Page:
“Each of the four offshore pipelines will be 931 km long, with an maximum operational pressure of 284 bar at the gas inlet in Russia, dropping to well below 100 bar at the outlet in Bulgaria,” explained South Stream Transport spokesperson Jasper Jensen. “On the Bulgarian shore, the project will connect to a compressor station of the joint venture company South Stream Bulgaria, which is responsible for the construction and operation of the South Stream Onshore Pipeline through Bulgaria.”

For both projects, South and North Stream, Gazprom has used its compression unit technology, the Ladoga Gas Compression Unit (GCU). Russkaya will be equipped with fourteen of these GCUs, resulting in 448 MW of aggregate power use.

The units are manufactured by REP Holdings (REPH), a St Petersburg-based firm closely linked to Gazprom, and are based on the GE Oil & Gas’ MS 5002E gas turbine design. REPH bought the contract for the design back in 2012, believing the ME 5002E design ideally suited to the needs of ultra-long-distance natural gas pipeline transportation.

The key benefit of the MS 5002E/Ladoga 32 turbine is that it is adaptable and can be customised onsite for specific regions and specifications, which is especially important considering the harsh weather conditions and remoteness of areas in Russia where transporting equipment is costly and difficult.

In Russia’s case, compressor unit technology isn’t really about introducing new concepts but tackling old problems with more cost effective solutions. So they have taken a relatively simple design that is proven to perform consistently and to require little maintenance, and then simply used lots of them to reach output requirements. The alternative being that they invest in very heavy duty machines that may promise incredible levels of productivity, but which can’t cope with the extremes of the region’s weather and will cost more in downtime and maintenance than originally budgeted.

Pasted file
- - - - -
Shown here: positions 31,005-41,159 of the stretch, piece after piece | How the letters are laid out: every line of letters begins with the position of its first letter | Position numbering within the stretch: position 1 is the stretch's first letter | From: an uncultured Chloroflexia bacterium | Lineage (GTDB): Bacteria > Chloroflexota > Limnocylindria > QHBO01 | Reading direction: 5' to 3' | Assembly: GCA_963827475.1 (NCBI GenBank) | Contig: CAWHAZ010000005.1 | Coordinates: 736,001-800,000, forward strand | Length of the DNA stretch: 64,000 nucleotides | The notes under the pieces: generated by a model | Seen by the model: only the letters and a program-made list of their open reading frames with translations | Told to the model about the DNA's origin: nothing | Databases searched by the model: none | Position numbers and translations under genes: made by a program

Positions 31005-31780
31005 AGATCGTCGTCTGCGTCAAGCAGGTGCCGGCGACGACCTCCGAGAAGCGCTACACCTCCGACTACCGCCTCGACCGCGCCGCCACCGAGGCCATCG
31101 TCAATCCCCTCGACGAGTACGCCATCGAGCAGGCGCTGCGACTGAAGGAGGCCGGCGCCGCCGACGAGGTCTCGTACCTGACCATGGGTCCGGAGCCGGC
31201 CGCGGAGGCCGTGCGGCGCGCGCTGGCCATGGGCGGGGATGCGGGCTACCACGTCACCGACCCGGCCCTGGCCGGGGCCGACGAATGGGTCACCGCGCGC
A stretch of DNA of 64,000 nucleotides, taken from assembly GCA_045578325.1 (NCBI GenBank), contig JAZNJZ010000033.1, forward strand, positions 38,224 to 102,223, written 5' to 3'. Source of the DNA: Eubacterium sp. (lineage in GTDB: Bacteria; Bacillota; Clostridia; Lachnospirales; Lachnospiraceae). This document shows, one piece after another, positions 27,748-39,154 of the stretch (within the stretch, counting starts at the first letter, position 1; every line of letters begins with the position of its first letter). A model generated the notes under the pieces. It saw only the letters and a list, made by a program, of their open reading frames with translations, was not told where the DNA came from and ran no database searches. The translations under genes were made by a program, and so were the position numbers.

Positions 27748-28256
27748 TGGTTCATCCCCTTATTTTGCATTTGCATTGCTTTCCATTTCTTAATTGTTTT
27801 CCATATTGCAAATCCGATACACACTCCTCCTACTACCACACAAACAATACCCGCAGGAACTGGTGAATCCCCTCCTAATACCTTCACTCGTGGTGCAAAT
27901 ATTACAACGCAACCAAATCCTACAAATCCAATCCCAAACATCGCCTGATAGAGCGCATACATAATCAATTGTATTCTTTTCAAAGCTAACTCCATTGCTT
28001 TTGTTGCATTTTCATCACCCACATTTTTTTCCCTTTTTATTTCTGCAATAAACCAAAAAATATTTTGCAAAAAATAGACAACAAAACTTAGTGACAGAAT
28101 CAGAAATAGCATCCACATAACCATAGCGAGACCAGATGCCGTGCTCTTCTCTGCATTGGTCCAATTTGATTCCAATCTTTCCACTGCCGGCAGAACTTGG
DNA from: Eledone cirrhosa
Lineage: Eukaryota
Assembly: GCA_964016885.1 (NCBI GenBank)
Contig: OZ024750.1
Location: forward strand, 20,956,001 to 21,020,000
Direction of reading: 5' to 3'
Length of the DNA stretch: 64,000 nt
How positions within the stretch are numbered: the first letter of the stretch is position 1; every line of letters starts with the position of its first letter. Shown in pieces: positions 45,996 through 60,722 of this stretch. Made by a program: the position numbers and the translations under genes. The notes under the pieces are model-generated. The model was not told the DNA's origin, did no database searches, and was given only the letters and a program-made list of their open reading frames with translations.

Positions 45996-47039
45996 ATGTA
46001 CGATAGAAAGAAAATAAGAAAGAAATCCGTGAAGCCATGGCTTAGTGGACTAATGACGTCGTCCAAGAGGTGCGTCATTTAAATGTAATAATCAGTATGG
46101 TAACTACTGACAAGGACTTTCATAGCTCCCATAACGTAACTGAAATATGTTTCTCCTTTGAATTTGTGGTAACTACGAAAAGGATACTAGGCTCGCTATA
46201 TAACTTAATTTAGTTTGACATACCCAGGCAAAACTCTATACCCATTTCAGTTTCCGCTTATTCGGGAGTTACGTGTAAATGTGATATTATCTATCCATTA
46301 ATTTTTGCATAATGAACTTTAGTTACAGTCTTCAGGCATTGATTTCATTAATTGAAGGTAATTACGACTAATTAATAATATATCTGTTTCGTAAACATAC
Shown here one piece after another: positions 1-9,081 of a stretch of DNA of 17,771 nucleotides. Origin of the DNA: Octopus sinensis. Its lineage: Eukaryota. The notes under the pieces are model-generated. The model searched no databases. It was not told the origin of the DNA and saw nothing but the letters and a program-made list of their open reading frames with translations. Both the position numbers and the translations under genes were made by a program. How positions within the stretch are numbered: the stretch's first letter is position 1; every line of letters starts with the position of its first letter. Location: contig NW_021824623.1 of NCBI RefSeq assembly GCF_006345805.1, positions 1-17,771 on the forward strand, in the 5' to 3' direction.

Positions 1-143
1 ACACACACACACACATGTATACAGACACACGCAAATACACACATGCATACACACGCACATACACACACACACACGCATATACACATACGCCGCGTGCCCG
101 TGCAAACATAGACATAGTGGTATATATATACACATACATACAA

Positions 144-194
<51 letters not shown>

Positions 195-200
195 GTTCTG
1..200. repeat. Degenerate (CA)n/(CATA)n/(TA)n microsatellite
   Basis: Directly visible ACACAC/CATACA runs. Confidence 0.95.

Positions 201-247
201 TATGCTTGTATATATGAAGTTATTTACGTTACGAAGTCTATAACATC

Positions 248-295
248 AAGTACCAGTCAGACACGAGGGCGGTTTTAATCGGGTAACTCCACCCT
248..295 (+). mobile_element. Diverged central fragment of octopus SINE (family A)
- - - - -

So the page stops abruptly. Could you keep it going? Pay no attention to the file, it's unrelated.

Pipeline compressors see an extremely large range of operation, due to the cyclical nature of both daily demands (night versus day) and seasonal demands (winter heating versus summer cooling) of natural gas. Most pipeline compressors are characterised with a low pressure rise and a high volume flow.

Traditionally, clients want compressor stations to be reliable and cost effective to increase their profitability and enhance their reputation of reliable transportation of natural gas.

Many western pipeline companies are experiencing a similar demand from operators as those in Russia, but do not believe that having many compressors at one station is an alternative to fewer better compressors.

“The power required by the compressor is a function of the mass flow rate of the gas being handled and the pressure ratio to which the gas is being compressed,” says Harry Miller, director of emerging technologies at Dresser Rand. “We have seen a trend toward larger power, especially in electric motor driven stations. Due to the economies of scale, larger units always provide a lower installed “cost per brake horsepower (bhp).” Also, since larger compressors are more efficient, they also provide the transmission company with a lower power cost. This trend is aided by advances in remote monitoring and the ability to “optimise” the operation of the overall pipeline. The pressures and flows between individual stations can be balanced – remotely – in real time to maximise overall efficiency. This approach offers less capital cost and better efficiency compared to having multiple small units per station.”